which stifles the entrepreneurial spirit of men and women whose only wish is to survive in a city
increasingly turned over to corporate interests.

Below are our modest proposals developed with and on behalf of the thousands of vendors who
provide a real service to our great city, but who continue to be denied the respect and justice they

Ten Ways to Improve Vending in New York

1. Lift the Cap. Since the Koch administration, the number of merchandise licenses
and food vending permits have been arbitrarily limited at 853 and 3,000, respectively.
Demand far outweighs supply; the waiting list for a merchandise license is now
longer than 25 years. No names have even been added since 1993. In the meantime,
most food vendors are forced to pay thousands of dollars every year to rent their
permits from permit holders. Aspiring vendors have no chance of getting a license,

forcing many to vend illegally. By removing the cap on licenses and permits, the city
could create thousands of jobs during a time of rising unemployment and government
cutbacks. By bringing vendors into the system, the city will also collect millions in
additional tax revenue. Congestion is already sufficiently limited by street closings
and place restrictions. Two city reports in the last twelve years have recommended
the license cap be lifted,1 but pressure from the Business Improvement Districts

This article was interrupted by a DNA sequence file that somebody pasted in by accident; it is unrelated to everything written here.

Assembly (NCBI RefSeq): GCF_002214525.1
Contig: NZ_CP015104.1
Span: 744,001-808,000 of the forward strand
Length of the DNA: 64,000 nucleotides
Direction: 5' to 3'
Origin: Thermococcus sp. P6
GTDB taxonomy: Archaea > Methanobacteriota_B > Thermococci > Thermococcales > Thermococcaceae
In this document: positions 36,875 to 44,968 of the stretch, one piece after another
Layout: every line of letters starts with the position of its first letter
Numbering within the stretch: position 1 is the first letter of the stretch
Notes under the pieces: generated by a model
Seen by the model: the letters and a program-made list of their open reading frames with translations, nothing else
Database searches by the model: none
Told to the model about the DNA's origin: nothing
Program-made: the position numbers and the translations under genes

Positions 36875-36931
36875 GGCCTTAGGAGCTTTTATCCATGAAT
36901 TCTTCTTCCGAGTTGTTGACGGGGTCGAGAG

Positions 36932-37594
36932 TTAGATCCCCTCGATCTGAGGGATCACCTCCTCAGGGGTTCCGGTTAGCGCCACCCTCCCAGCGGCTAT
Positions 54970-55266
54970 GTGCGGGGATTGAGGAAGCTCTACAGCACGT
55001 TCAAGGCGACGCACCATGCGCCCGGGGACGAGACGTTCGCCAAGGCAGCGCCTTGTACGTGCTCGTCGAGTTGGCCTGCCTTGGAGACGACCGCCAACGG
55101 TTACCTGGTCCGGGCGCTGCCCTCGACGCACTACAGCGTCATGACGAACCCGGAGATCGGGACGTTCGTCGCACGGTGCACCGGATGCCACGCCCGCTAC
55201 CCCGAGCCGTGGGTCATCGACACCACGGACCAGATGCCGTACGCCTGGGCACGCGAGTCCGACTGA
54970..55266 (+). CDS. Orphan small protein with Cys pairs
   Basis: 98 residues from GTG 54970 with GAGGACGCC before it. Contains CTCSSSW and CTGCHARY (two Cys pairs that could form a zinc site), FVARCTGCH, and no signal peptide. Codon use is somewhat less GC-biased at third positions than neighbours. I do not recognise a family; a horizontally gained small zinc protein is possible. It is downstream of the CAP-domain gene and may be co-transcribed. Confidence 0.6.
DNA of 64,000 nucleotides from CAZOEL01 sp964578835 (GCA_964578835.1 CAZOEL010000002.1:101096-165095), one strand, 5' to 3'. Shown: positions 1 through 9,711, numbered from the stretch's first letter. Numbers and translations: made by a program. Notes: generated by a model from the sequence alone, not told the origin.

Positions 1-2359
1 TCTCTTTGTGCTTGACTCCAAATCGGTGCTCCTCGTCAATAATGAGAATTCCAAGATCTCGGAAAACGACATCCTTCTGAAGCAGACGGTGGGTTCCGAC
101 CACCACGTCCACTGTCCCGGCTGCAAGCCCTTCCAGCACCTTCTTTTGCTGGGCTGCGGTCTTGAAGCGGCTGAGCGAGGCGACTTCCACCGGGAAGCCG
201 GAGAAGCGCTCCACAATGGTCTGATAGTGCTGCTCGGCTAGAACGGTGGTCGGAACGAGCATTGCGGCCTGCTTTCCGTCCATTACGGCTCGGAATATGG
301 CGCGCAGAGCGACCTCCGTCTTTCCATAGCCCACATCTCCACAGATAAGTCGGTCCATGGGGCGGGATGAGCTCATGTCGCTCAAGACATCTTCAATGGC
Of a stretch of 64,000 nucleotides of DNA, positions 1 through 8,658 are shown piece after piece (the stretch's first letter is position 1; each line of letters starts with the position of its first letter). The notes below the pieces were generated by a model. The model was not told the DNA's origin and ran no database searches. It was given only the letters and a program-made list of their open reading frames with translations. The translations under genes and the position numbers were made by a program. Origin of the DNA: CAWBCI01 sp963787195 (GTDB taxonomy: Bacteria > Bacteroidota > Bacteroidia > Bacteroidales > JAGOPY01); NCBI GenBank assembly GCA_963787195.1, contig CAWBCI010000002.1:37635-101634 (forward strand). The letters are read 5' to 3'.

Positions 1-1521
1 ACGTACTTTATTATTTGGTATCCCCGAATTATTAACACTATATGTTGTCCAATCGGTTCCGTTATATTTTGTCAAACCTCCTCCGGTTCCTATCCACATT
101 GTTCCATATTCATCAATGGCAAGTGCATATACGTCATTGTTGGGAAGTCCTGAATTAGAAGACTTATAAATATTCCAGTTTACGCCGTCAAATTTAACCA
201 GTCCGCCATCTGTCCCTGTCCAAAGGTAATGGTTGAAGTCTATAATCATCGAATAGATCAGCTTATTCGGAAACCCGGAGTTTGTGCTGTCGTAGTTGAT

(BIDs) has kept it from happening. The city should stand up to the BIDs and lift the
licensing cap.

2. End Forfeitures. In addition to levying fines against vendors and temporarily

seizing their vehicles or pushcarts, the city seeks forfeiture of these items. This
policy is akin to taking away someone’s car (for good!) for a single speeding ticket.
In one case, the city sued an ice cream vendor for his $80,000 truck after a single
violation. This cruel policy would never be tolerated by more influential groups. The
city’s tough new sidewalk café law, for example, allows an unlicensed restaurant to
be closed, but only after repeat offenses, and only for a limited time. In contrast, the
city puts street vendors out of business, permanently, after a single violation. Courts
have already found this forfeiture policy to be unconstitutionally excessive.2 The city
should abolish it and put in place a system where this ultimate sanction – taking away
a person’s business – is reserved for chronic offenders.

3. Abolish the Review Panel. With great fanfare in 1995, Mayor Giuliani created the
Street Vendor Review Panel and placed it in charge of determining which streets
would be closed to vending. Eight years later, it’s a complete failure. With no
objective criteria for determining which streets to close, the Review Panel does the